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What are the political parties' policies on National Parks?

Wednesday, 22 April 2015 12:22

Ruth Bradshaw, Policy and Research Manager, Campaign for National Parks below provides an informative overview of relevant policies in each of these, highlighting any mentions of National Parks, biodiversity and related issues.

This is not intended to be comprehensive and there is more detail on all the policies of all the parties here

Conservative Party Manifesto “Our plan is to conserve and enhance our natural environment so that this remains the most beautiful country in the world.”

Commitment to maintaining national protections for AONBs and National Parks (p54) and to putting in place 'stronger protections for our natural landscapes' [although don’t say anything about what those stronger protections would be.]

Other commitments of relevance include:

  • building new roads and railways in a way that limits, as far as possible, their impact on the environment, including investing £300m in cutting light pollution, doing more tunnelling, building better noise barriers and helping to restore lost habitat (p55);
  • working with the Natural Capital Committee to develop a 25 Year Plan to restore the UK’s biodiversity, and to ensure that both public and private investment in the environment is directed where we need it most(p55);
  • letting local people have more say on local planning and letting them vote on local issues (p69);
  • ending public subsidy for onshore windfarms and changing the law to give local people more say on windfarm applications (p57);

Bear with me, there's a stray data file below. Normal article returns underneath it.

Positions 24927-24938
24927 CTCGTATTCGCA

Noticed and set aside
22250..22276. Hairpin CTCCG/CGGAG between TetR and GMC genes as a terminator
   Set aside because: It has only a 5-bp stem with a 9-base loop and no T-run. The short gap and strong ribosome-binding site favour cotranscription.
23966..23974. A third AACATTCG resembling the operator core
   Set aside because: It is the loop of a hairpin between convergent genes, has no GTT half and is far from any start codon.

• ensuring that our public forests and woodland are kept in trust for the nation and planting another 11 million trees (p 54);
  • setting out a long-term vision for the future of British farming, working with industry to develop a 25 year plan to grow more, buy more and sell more British food (p21).


Labour Party Manifesto “We feel passionately about our local landscapes, our open spaces and wildlife.”

No specific mention of National Parks. Relevant commitments include:

  • keeping our forests in public ownership, and promoting access to green spaces in local planning (p56);
  • supporting the work of the Natural Capital Committee to protect and improve wildlife habitats and green spaces, and making them an important part of our thriving tourism industry (p56);
  • health reforms will focus on prevention and early intervention (p34);
  • setting a new national ambition to improve the uptake of physical activity (p35).


Liberal Democrat Manifesto “the only major party that takes seriously the responsibility of protecting our natural environment”

The only mention of National Parks is in relation to the Lib Dems taking credit for getting the ban on fracking in NPs (p33). They have got quite a lot more generally on the environment (starts p80). Relevant commitments include:

  • Ensuring that improving the natural environment becomes a core commitment of every government department and agency;
  • Passing a Nature Act with targets on biodiversity, clean air and water;
  • Improving EU enforcement of the EU Habitats and Birds Directive;